Counterparties: The bailout according to Treasury

April 16, 2012

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The Treasury Department is out with a new presentation on the bailout, which attempts to calculate the combined costs of the crisis-era bailouts, including TARP and actions by the FDIC and the Fed. If you think Treasury’s accounting is even directionally correct, the presentation has some very good news: The bailout cost less than expected, averted a deeper crisis and may even turn a net profit.

It’s a convincing case that rescuing the financial markets was necessary. But that’s much different from saying the bailouts were perfectly executed.

This is a document about a messy collection of programs. Which is why we get things like this convoluted slide intended to illustrate how the government’s myriad financial arcana helped individual Americans.

 

This chart is the crux of Treasury’s problem: If you’re trying to convince Americans that things could be much worse than our 8.2 percent unemployment, protracted foreclosure crisis and fragile recovery, it helps if you can tell a simple story. And this is not a simple matter.

Contrast Treasury’s take with another regulator’s. Sheila Bair, who was head of the FDIC until last year, has criticized the Fed’s zero interest rates as a huge subsidy for financial companies but not for average Americans, and has slammed what she sees as a growing “too big to fail” problem – which explains her reported refusal to agree to Geithner’s 2008 request that the FDIC guarantee literally all debt issued by bank holding companies.

It’s telling, then, that the gray line labeled “Financial markets” in Treasury’s chart reaches into each and every aspect of “crisis response that helped support families and business.” More than three years on, Treasury still can’t shake the perception that this was a bailout that focused too heavily on the financial markets.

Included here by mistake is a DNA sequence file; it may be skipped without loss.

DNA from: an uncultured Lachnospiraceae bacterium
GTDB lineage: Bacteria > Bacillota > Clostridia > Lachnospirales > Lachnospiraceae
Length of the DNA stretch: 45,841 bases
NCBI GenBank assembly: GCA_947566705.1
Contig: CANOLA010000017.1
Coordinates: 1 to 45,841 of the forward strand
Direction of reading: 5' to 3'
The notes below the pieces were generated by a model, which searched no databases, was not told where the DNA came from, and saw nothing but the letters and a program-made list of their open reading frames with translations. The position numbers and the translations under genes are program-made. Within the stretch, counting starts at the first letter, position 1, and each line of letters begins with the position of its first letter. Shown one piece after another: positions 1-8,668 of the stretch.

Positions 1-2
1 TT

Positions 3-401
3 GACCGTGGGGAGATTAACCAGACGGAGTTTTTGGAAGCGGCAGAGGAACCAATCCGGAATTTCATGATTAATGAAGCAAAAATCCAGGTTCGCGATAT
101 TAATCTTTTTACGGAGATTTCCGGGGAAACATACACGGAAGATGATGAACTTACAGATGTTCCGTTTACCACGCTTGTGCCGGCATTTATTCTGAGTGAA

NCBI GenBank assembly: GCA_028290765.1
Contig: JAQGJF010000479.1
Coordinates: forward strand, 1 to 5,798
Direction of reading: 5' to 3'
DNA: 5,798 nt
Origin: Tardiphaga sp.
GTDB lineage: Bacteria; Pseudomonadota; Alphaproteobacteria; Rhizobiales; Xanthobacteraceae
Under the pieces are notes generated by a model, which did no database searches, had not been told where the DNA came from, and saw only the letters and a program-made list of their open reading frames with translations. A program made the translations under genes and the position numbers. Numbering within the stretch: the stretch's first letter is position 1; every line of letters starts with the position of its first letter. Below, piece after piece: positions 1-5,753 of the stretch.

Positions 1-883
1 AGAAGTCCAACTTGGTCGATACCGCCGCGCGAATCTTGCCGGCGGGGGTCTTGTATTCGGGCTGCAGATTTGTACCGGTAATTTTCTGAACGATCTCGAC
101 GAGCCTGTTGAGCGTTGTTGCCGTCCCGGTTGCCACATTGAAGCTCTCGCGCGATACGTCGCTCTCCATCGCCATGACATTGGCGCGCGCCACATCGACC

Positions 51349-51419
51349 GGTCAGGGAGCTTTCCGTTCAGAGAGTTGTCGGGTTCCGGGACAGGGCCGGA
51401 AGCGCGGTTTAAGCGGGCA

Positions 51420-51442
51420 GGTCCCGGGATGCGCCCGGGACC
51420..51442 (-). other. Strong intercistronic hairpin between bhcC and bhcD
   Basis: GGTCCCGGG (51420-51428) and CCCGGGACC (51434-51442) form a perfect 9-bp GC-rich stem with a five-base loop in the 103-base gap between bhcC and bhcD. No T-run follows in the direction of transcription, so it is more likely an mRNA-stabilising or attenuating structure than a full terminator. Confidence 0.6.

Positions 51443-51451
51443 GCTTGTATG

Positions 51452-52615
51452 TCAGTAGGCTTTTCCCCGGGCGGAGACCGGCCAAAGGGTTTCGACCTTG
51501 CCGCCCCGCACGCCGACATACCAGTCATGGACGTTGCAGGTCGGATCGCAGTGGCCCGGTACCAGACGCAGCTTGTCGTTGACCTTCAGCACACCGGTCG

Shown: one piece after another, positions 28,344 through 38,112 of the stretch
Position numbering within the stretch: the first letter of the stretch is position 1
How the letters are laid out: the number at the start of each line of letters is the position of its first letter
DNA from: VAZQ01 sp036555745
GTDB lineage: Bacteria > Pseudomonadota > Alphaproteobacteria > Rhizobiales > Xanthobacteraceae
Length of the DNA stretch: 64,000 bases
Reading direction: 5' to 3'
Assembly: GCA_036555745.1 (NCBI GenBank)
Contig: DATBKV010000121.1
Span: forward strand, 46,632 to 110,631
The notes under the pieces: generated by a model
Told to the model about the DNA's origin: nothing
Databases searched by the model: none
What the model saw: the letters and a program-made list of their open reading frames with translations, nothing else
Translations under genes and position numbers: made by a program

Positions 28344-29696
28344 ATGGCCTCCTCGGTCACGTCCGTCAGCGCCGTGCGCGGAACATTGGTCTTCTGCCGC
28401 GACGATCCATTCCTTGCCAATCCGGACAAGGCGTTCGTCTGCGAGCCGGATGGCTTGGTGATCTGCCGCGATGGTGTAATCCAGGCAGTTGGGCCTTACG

Treasury’s slides suggest a host of markets – including commercial and industrial lending, bank capital and credit cards – are higher or nearly back to pre-crisis levels; the middle class hasn’t been so lucky.

And on to today’s links:

Shocking
British businessman reportedly poisoned after threatening to expose Chinese leader’s wife – Reuters

Confessions
How to tell your son that you’re a short seller – Bronte Capital

Legalese
Income inequality is growing – even for lawyers – WSJ

Inertia
Why Kodak could never invent Instagram – NYT

Primary Sources
World Bank selects Jim Yong Kim as new president – World Bank

Wonks
Ezra: eliminating a few tax deductions does not add up to a real deficit reduction plan – WashPo

Rhetoric Meets Reality
Too-big-to-fail banks are larger now than before the credit crisis – Bloomberg

Modest Proposals
Sheila Bair: $10 million loans for every American – WashPo

Taxmageddon
“The end of 2012 will be unlike any other time in memory for the federal government” – NYT

Competition
7-Eleven targets New York’s bodegas – Daily News

Compelling
Americans sought homeownership but got debt ownership – Math Babe

Cephalopods
Goldman sells $2.5 billion stake in ICBC to Temasek – Dealbook

Transparency
It is private equity, but the public has a right to know – WashPo

EU Mess
Top European banks expecting ratings cuts – WSJ

Yield on Spanish bonds rises above 6 percent – WSJ

Mas Kapital
Biggest European banks would need to hold 17 percent core capital under EU plan – Bloomberg

Housing
Banks are worried FHFA may finally consider principal reductions – The Hill

Big Numbers
Facebook controls 28 percent of the display ad market – Mashable

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